TERA (video game)

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Tera online box artwork.png
Original North American cover art
Developer(s)Bluehole Studio
Designer(s)Yong-Hyun Park
Byung-Gyu Chang
Huang Cher Ung
Composer(s)Inon Zur
Rod Abernethy
Cris Velasco
EngineUnreal Engine 3
ReleaseMicrosoft Windows
  • KOR: 25 January 2011
  • NA: 1 May 2012
  • EU: 3 May 2012
PlayStation 4, Xbox One
  • WW: 3 April 2018[1]
Genre(s)Massively multiplayer online role-playing game

TERA (short for The Exiled Realm of Arborea) is a massively multiplayer online role-playing game (MMORPG) developed by Bluehole Studio. The game was released in South Korea on 25 January 2011, in North America on 1 May 2012, and in Europe on 3 May 2012, with closed and open beta testings taking place before the launch dates. NHN Corporation, NHN Japan Corporation, En Masse Entertainment and Gameforge publishes the game in these regions, respectively. In February 2013 the game was renamed to TERA: Rising concurrently with the game's launch to the free-to-play model.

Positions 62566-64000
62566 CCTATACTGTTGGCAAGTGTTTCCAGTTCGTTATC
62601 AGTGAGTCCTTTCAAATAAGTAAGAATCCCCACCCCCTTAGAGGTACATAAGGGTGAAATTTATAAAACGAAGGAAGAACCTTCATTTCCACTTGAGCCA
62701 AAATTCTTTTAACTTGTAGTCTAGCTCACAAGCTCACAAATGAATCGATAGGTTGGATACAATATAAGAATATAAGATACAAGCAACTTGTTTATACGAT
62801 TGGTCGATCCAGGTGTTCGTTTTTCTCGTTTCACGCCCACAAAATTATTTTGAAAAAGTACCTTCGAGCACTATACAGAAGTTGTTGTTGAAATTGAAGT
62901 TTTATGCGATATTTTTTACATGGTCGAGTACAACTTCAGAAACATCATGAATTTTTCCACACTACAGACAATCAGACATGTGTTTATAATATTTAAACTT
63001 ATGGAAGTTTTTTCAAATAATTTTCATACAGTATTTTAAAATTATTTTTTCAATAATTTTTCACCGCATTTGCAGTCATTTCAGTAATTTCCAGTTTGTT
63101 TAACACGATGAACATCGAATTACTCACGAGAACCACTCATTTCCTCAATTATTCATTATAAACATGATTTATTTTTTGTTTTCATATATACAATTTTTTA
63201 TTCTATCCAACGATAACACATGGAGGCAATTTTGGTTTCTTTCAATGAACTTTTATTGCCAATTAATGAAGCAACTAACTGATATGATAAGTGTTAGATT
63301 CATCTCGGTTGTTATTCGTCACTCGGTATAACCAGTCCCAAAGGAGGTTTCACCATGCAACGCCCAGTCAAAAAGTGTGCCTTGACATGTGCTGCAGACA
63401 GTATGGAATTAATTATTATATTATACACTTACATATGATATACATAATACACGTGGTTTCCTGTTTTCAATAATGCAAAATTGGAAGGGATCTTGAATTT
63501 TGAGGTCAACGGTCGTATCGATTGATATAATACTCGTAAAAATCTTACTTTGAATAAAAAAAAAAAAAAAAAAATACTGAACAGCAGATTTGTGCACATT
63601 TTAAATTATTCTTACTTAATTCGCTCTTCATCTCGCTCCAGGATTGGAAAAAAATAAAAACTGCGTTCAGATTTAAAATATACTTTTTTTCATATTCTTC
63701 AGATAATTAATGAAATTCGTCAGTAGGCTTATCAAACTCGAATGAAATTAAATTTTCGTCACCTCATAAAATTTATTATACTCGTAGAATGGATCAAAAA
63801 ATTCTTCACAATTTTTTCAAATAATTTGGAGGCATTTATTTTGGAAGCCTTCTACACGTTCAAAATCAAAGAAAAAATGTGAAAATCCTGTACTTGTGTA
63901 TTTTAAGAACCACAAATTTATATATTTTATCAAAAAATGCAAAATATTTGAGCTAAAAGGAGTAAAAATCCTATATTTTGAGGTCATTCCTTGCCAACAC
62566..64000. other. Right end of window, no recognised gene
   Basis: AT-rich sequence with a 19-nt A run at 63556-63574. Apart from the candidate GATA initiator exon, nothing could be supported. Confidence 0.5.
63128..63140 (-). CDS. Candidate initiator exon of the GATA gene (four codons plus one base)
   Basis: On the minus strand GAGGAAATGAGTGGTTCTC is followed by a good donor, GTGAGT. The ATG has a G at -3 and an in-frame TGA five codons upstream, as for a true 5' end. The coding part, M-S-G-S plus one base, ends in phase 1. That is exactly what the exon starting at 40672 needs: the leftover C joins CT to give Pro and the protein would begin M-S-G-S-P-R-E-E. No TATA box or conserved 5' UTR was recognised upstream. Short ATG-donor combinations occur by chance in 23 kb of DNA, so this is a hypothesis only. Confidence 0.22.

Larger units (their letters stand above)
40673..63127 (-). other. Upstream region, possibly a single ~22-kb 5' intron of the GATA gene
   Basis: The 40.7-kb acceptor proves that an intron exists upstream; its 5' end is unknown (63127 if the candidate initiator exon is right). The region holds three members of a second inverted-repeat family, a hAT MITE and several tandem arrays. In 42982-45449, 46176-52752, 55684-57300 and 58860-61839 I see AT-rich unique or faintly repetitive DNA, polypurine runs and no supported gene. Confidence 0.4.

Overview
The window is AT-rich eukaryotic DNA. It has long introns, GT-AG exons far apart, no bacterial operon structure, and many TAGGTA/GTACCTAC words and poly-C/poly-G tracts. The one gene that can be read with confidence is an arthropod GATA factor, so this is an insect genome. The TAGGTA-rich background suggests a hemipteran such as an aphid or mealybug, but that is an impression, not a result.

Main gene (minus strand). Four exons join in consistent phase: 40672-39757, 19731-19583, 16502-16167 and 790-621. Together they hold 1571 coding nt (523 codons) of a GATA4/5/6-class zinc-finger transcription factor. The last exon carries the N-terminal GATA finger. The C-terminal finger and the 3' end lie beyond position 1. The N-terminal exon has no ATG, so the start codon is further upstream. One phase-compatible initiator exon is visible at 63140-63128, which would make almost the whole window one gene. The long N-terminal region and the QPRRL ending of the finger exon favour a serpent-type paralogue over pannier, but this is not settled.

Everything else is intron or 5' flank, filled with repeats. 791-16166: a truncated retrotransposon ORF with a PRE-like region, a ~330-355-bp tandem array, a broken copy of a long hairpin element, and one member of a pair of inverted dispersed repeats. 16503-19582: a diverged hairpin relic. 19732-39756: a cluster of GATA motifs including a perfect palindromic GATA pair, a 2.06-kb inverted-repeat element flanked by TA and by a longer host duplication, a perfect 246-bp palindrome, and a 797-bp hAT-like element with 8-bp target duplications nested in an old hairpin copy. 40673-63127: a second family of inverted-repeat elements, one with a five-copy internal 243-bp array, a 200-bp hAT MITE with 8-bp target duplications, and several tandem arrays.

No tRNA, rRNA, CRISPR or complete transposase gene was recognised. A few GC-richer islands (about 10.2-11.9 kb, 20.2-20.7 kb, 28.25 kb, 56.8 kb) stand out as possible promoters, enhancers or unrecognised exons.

In September 2014, the game was renamed to TERA: Fate of Arun in the same patch that added a new level cap and expanded TERA's horizons with the new continent in Northern Arun: Val Oriyn "cut off from the rest of the world for centuries, Northern Arun is a land of savage jungles, colossal ruins, and the undiscovered homeland of the Barakas." The patch became effective on December 2014 in America and Europe.


TERA has typical MMORPG features such as questing, crafting, and player versus player action. The game's combat uses a real-time battle system that incorporates third-person camera view. The player targets an enemy with a cross-hair cursor rather than clicking or tabbing an individual opponent (which is called the "Non-Target battle system" by the developer). The Players need to actively dodge enemy attacks. A keyboard and mouse or a control pad can be used to control the character.[2]

Characters may be one of seven races[2] allied with the Valkyon Federation. Each race has a set of unique "racial skills" that gives them minor advantages. Races also have their own unique animations for many class-specific skills. TERA also has 13 classes (as of October 2017)[3], each with their own unique abilities and attributes.

The developers collaborated with CCP Games and their successful use of "PLEX" for Eve Online as a way of deterring gold farmers. As a result, TERA released a currency called "Chronoscrolls" that works similarly, as it allows game time to be purchased with real money and sold for in-game gold. The use of Chronoscrolls is only available to users who have purchased the game either digitally or physically. Those with the "Discovery Edition" cannot use Chronoscrolls.